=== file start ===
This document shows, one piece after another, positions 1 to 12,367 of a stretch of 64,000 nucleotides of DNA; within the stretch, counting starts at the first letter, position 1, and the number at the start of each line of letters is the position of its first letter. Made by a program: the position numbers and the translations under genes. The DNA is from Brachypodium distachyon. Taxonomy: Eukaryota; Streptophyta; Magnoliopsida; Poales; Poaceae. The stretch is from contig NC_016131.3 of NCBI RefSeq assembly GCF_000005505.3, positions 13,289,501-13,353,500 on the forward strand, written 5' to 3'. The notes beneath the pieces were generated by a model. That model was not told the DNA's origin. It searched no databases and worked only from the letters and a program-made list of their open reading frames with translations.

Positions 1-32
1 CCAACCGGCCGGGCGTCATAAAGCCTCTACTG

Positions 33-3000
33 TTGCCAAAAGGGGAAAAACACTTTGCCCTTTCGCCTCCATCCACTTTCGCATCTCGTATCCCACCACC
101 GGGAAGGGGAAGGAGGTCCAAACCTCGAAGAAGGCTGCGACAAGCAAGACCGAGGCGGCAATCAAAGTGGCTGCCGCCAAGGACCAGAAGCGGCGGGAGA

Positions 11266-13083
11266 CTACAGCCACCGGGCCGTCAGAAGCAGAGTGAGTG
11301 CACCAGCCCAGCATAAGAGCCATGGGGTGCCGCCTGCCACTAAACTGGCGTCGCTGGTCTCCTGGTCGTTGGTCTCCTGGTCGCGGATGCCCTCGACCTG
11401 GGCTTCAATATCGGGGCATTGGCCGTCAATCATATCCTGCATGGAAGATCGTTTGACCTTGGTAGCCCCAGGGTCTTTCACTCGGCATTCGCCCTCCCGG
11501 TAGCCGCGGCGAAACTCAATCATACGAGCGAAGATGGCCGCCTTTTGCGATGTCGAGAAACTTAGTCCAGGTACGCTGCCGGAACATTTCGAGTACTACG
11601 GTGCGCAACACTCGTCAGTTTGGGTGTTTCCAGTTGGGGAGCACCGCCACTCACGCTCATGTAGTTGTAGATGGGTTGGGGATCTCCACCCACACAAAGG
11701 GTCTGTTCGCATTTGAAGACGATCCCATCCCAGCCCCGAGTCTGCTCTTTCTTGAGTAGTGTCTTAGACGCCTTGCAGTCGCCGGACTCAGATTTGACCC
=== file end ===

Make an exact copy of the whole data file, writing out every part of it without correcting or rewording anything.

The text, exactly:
This document shows, one piece after another, positions 1 to 12,367 of a stretch of 64,000 nucleotides of DNA; within the stretch, counting starts at the first letter, position 1, and the number at the start of each line of letters is the position of its first letter. Made by a program: the position numbers and the translations under genes. The DNA is from Brachypodium distachyon. Taxonomy: Eukaryota; Streptophyta; Magnoliopsida; Poales; Poaceae. The stretch is from contig NC_016131.3 of NCBI RefSeq assembly GCF_000005505.3, positions 13,289,501-13,353,500 on the forward strand, written 5' to 3'. The notes beneath the pieces were generated by a model. That model was not told the DNA's origin. It searched no databases and worked only from the letters and a program-made list of their open reading frames with translations.

Positions 1-32
1 CCAACCGGCCGGGCGTCATAAAGCCTCTACTG

Positions 33-3000
33 TTGCCAAAAGGGGAAAAACACTTTGCCCTTTCGCCTCCATCCACTTTCGCATCTCGTATCCCACCACC
101 GGGAAGGGGAAGGAGGTCCAAACCTCGAAGAAGGCTGCGACAAGCAAGACCGAGGCGGCAATCAAAGTGGCTGCCGCCAAGGACCAGAAGCGGCGGGAGA

Positions 11266-13083
11266 CTACAGCCACCGGGCCGTCAGAAGCAGAGTGAGTG
11301 CACCAGCCCAGCATAAGAGCCATGGGGTGCCGCCTGCCACTAAACTGGCGTCGCTGGTCTCCTGGTCGTTGGTCTCCTGGTCGCGGATGCCCTCGACCTG
11401 GGCTTCAATATCGGGGCATTGGCCGTCAATCATATCCTGCATGGAAGATCGTTTGACCTTGGTAGCCCCAGGGTCTTTCACTCGGCATTCGCCCTCCCGG
11501 TAGCCGCGGCGAAACTCAATCATACGAGCGAAGATGGCCGCCTTTTGCGATGTCGAGAAACTTAGTCCAGGTACGCTGCCGGAACATTTCGAGTACTACG
11601 GTGCGCAACACTCGTCAGTTTGGGTGTTTCCAGTTGGGGAGCACCGCCACTCACGCTCATGTAGTTGTAGATGGGTTGGGGATCTCCACCCACACAAAGG
11701 GTCTGTTCGCATTTGAAGACGATCCCATCCCAGCCCCGAGTCTGCTCTTTCTTGAGTAGTGTCTTAGACGCCTTGCAGTCGCCGGACTCAGATTTGACCC